Winston secretly despised the party because it has created a dreary and dreadful, utopia society. He didn 't find a will to denounce against the party until he finds out evidence that there was people being falsely accused of going against the party. As Winston rethinks he also realizes that Obrien, an inner party member, may have the same idea as him and want to do something about this society. To do more investigating Winston starts spending time among the proletariat called the proles in the novel, they are free too oppression although they are ignorant people but seem free of party observation. To get away from the Omniscient government he rents a room that has no telescreen and spends time there writing against the party to ruminate his thoughts and feelings , Until he realizes a woman by the name of Julia is spying on him.
In the book 1984, the villainous qualities of the Party create the biggest impact on the story by causing hatred, converting minds, and creating a new Winston. The Party’s approach to life has not always been for everyone, including Winston who frequently gets angry at their actions. In the beginning of the book, Winston says he was writing, “as though by automatic action… DOWN WITH BIG BROTHER” (1.1.18). His thoughts and actions toward Big Brother and the Party have become so strong that he is involuntarily writing words against them. Winston also resents the rule that there can be no love in Oceania, and leaps at the chance to break it.
At the start of the novel, Winston feels frustrated by the oppressive rule of Big Brother which even prohibits free thought and expression of individuality. Winston works in a place called the Ministry of Truth, where he alters historical records for Big Brother. Throughout the novel, Winston works to avoid surveillance and attempt to join The Brotherhood, a group that works to overthrow the government. Winston breaks many laws and eventually is tricked to commit an open act of rebellion against Big Brother by an Inner Party member. At the end of the novel, Winston is brainwashed into loving Big Brother, and is released back into the outside world with no feelings for anyone but Big Brother.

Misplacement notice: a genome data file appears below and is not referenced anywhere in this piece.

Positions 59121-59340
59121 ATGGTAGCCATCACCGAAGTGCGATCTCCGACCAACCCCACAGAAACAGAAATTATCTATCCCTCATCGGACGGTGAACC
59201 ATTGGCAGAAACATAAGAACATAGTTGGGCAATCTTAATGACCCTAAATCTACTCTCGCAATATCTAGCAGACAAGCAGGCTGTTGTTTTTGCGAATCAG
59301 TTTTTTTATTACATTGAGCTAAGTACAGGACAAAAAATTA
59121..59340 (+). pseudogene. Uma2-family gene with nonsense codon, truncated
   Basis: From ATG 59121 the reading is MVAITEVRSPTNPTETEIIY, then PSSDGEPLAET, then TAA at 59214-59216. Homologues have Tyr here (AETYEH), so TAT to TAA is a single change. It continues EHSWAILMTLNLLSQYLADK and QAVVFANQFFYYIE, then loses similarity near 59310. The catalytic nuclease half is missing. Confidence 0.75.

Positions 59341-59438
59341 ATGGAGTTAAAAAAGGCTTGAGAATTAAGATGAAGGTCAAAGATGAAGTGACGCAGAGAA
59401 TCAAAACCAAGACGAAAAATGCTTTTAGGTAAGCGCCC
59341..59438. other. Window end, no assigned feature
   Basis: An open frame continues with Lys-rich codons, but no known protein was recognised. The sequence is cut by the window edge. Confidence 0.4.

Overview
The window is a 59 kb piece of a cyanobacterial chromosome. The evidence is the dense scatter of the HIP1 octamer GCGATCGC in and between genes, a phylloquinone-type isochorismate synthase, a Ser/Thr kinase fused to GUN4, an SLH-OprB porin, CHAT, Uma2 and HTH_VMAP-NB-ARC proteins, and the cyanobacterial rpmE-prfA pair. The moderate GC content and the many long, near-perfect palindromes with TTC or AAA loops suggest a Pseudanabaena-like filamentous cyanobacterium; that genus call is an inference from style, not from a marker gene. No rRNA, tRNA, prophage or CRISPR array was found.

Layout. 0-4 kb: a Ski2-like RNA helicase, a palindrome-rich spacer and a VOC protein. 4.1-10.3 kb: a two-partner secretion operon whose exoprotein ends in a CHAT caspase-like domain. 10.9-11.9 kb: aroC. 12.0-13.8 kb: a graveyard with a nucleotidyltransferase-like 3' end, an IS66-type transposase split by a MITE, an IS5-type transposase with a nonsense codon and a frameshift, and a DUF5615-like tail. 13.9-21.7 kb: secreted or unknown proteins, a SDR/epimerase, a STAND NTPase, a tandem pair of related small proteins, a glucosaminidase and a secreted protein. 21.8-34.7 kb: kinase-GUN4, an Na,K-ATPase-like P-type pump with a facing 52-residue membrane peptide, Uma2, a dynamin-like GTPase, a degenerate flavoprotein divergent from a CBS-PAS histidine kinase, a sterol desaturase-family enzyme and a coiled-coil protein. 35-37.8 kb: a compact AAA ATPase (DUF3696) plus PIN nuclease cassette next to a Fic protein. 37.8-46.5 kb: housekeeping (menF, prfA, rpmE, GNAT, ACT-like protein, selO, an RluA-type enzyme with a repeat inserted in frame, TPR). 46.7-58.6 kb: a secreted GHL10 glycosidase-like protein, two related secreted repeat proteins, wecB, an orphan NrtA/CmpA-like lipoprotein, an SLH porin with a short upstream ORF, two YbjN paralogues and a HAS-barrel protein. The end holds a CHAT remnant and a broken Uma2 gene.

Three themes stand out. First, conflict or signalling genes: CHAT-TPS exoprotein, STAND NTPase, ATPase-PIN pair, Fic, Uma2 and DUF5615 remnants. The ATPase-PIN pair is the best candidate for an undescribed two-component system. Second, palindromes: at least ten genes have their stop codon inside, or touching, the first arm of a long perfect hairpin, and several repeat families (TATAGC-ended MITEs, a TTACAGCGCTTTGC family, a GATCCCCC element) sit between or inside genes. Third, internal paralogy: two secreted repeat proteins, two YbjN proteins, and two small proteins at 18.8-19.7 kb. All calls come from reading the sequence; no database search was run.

Is ignorance bliss, or do knowledge and learning provide true happiness? The book Fahrenheit 451 by Ray Bradbury depicts a dystopian society, the main character in the novel Guy Montag is a fireman, in his society books have been banned by the government in fear of independent-thinking by their citizen.Montag starts to question the government and whether the government 's motives behind books are just. In the story Fahrenheit 451 the main character, Montag is constantly questioning his decisions, ideas, and what is wrong and what is right. In Fahrenheit 451 Montag 's encounters, the parlor walls, books, and people whom he meets reveal the idea that knowledge leads to happiness and that, with ignorance, you only wear a mask of happiness. Throughout the Novel, in Fahrenheit 451 Montags encounters with the parlor walls develops the idea of ignorance is bliss.